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5

Breath control, breath control, breath control! I recall one of the top University Marching Band directors talking to us (Midwestern Music & Art Camp circa 1970 :-) ) about his "aha" moment. He was a trumpeter & got a summer job (high school or college age for him) with a circus orchestra. First couple performances, his embouchure collapsed ...


4

Absolutely. JB Arban once said that people have the wrong idea about embouchure - that it's a fixed thing like a statue. He said that embouchure is fluid - you need to do what's right and what sounds good. I am not surprised that you have difficulties with flute after trombone; remember how each instrument works: The flute is like a fickle bottle - you ...


2

1. Hearing If you know how the part is supposed to sound (either because you've heard it before, or because you can read music sufficiently well to hear the melody in your head), then you can obviously notice when the sound you play does not match. It can be a problem if you are playing in a very loud ensemble and can't really hear yourself (think 3rd ...


1

Definitely. There are lots of people who play all of the woodwinds (maybe not bassoon) very well; modern musicals almost exclusively call for this kind of doubling. In fact, it's kind of unusual to find professional saxophonists or clarinetists that aren't at least competent at the other, though admittedly those instruments are remarkably similar. And ...


1

An exercise I've been given by my trumpet teacher that is specifically for strengthening lip muscles is to put a pencil in your mouth and attempt to hold it horizontally using only your lips. It is quite difficult at first but makes no noise, requires little equipment and can be done while doing something else.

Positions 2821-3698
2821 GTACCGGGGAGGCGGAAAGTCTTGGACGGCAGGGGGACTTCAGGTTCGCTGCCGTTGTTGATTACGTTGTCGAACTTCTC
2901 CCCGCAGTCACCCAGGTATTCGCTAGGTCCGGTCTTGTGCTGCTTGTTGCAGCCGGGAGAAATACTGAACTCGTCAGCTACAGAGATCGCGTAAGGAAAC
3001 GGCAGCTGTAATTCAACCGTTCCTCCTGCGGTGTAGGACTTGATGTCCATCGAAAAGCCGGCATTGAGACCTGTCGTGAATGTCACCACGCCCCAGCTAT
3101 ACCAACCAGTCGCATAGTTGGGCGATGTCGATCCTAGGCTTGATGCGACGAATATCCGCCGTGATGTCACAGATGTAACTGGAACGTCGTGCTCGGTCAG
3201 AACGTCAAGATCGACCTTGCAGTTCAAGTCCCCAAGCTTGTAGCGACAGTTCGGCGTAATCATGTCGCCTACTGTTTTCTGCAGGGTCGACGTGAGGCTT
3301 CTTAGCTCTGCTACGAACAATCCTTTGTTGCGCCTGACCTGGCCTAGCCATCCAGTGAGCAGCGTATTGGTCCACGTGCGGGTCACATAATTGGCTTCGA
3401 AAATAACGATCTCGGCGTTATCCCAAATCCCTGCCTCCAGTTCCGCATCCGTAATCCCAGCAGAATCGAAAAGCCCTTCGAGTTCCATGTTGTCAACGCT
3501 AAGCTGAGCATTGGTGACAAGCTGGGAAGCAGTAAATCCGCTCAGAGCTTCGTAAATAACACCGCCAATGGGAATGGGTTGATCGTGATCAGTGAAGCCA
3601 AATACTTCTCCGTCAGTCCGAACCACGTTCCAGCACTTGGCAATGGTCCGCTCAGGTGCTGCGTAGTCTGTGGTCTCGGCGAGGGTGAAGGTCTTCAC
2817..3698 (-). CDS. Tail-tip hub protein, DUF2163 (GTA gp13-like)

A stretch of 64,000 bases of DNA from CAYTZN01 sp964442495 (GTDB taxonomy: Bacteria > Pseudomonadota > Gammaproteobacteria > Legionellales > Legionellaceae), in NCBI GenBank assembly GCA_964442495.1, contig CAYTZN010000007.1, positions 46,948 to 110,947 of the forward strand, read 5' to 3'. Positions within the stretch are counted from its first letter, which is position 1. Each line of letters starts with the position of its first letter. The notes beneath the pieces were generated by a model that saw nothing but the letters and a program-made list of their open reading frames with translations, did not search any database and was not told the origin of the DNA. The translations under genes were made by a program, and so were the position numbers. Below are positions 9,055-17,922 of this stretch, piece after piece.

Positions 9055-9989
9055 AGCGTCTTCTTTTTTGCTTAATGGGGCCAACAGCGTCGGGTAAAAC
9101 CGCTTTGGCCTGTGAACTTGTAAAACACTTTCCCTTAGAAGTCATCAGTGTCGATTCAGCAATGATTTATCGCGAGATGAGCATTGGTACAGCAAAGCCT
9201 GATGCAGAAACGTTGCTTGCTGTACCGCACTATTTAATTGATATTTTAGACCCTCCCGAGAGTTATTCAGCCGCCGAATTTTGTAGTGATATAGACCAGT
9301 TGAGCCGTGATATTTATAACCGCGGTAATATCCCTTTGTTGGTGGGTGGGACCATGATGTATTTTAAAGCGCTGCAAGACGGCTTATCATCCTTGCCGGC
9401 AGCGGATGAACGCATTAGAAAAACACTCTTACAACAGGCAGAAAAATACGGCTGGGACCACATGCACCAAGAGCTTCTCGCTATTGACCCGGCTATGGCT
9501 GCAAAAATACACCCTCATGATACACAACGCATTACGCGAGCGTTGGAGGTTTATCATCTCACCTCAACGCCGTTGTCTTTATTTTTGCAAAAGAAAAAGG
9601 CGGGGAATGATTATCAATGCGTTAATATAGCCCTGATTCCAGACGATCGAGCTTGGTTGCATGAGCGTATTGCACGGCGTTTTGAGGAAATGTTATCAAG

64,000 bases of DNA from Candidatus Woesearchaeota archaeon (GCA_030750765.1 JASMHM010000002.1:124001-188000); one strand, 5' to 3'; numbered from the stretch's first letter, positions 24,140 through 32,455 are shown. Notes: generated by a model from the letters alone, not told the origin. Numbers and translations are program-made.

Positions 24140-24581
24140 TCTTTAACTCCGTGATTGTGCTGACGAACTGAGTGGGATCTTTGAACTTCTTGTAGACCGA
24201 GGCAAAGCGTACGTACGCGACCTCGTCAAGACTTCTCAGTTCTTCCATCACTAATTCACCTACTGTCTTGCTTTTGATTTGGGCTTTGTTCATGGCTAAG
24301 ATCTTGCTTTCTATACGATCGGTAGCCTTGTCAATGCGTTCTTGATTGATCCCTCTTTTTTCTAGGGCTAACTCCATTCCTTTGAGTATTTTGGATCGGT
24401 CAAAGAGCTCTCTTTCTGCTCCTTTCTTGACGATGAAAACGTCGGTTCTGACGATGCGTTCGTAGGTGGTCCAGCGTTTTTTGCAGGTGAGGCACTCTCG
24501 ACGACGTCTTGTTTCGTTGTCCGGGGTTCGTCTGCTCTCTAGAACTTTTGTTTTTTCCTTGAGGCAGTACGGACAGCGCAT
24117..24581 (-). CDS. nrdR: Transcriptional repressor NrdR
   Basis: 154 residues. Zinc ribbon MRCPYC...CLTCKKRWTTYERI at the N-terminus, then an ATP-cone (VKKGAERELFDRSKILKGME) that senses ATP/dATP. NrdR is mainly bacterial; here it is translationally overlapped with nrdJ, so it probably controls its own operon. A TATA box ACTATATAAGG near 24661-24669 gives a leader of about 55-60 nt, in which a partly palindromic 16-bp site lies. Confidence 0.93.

1

I play (with varying degrees of success) basically all of the winds. It may take some time to get used to switching between the two, but ultimately this shouldn't be a problem. The one thing that will change is that as you get better at trumpet, your embouchure will get stronger, so you'll have to relax more for single reeds. However, this will be a very ...


1

When I first started playing, I had much of the same problem as you. In fact, for the first month, I played every last partial wrong and I sounded terrible. However, I started going to the lowest partial I could hit (low C). I counted up from there. I had to do this before every piece for a while to "find my place". After that, I knew by listening whether I ...


1

Being a brass player myself, I found the best way to develop my pedal tones was just to relax and get air flowing through the instrument.


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Do Nothing!! Claude Gordon (is quoted in the article below) states that you should not be focusing on lipping any of the notes, ever, when playing pedal tones, and that you should simply focus on loose lips and steady air flow. The article in which these techniques can be elaborated on is ...



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